When we realize a work has been stolen, we first check that it has not already been recovered, as sometimes happens. We check to make sure it is not a fake, because sometimes when a work is stolen a copy is made and sold as the original. Our main task is to obtain the provenance of the picture. We go down the line of all the buyers and sellers, all the people who’ve had anything to do with the picture, because ultimately we’ll come across somebody close to the thief. This intelligence is very important to us and collecting that intelligence and using it is part of the support we give to the police.

What kind of relationship do you have with the police?

Julian Radcliffe: The police are one of our main partners. Some of our staff work as part-time police officers in the United Kingdom. We do a lot of training for them, we provide technical assistance, and act as undercover buyers, we go on raids, and we catalogue items they find in suspicious circumstances. We have a close working relationship with them.

What kind of turn-around do you have?

Julian Radcliffe: If you submitted a search to us on our website now and you said it was urgent, it could be returned within 12 to 24 hours. If you are a police officer, then you can do it with the office and the search certificate can be produced in a matter of minutes.

What kind of delicate situations do you have to deal with?

Julian Radcliffe: Because we’re well-known publicly we have quite a number of informers who contact us and sometimes via the police, sometimes directly. We have what we call the “Public Policy Principles”, which mean that we will not pay a ransom or pay an informer without the agreement of the local police force, because clearly one way to encourage further art crime is to pay the thieves a lot of money to return the item. In certain countries it would be illegal, so the handling of informers is something we do very carefully in conjunction with the police. The other extreme might be if somebody bought a picture twenty years ago, in good faith and paid good money, from a reputable dealer, but we now find that it was stolen and there is a question as to whether the holder has good title to it.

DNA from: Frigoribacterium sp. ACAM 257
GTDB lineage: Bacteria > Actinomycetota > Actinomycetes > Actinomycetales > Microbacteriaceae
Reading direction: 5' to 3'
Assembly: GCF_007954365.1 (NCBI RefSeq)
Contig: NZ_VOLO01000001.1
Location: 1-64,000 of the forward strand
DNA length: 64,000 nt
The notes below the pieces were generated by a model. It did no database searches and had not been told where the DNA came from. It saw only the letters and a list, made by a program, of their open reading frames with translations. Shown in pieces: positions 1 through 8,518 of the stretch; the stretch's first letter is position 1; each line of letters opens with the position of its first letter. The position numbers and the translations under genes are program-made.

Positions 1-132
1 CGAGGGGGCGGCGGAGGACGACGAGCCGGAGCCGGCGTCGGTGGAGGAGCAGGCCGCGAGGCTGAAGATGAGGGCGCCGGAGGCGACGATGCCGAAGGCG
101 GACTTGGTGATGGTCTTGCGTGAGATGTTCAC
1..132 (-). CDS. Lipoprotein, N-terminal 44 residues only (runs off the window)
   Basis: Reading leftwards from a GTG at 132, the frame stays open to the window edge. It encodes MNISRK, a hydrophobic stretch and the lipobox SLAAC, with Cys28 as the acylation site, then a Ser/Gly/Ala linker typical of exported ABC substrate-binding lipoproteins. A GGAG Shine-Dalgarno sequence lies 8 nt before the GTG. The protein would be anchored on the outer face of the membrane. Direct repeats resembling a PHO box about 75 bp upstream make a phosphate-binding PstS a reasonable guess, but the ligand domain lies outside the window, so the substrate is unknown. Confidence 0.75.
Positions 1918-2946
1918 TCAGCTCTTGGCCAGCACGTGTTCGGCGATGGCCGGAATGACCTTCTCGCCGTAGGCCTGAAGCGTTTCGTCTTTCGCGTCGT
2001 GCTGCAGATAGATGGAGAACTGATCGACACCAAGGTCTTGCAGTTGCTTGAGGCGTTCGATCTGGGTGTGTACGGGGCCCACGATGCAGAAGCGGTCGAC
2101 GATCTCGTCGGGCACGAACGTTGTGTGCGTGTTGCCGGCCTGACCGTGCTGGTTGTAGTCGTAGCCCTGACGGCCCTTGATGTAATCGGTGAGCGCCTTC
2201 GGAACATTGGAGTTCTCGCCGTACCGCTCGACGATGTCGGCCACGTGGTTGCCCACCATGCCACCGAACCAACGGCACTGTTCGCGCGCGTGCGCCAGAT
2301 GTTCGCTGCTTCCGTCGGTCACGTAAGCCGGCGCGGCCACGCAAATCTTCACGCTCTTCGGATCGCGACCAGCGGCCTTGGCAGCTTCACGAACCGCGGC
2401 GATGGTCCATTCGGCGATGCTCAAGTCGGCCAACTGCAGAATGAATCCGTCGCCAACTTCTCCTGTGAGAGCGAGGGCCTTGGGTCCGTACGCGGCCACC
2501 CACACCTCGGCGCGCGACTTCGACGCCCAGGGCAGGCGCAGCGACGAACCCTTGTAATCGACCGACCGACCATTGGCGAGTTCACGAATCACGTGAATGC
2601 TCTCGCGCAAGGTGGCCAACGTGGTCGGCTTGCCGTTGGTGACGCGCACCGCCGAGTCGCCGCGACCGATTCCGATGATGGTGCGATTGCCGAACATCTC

What would be the work of the highest value recovered?`

Julian Radcliffe: The highest value item that we have recovered was a Cézanne, which we sold for £18 million for the victim. That case is still continuing because although we got the most valuable picture back, it took us several years to get the rest of the pictures back from that theft and we are now pursuing the individual who tried who sell the stolen pictures, to get money back for the victim to reimburse all the costs and there is a trial on in America in a month’s time or so.

I am in Holland at the moment. We have 10 cases running here whereby the items were stolen in Holland or we have recovered them in Holland. We have recovered two pictures that were stolen the other day in Rotterdam. We have some other pictures that we about to recover outside Holland, but stolen in Holland a number of years ago.

Over the years we have recovered several thousand items, from jewellery to paintings, silverware, books, toys, violins, etc., for a total worth of about £100 million and at any one time we’re negotiating of the order of 150 cases, which take on average 2-3 years to resolve…

Do you have any major unsolved cases?

Julian Radcliffe: There are a lot, I am afraid! £80 million of art and antiques was stolen by a gang called the Johnston brothers in the United Kingdom over seven or eight years. Most of the gang is now in jail, but only a small fraction of those stolen items have been recovered, some of which was recovered through our efforts. We expect to recover more, but there is still much to do.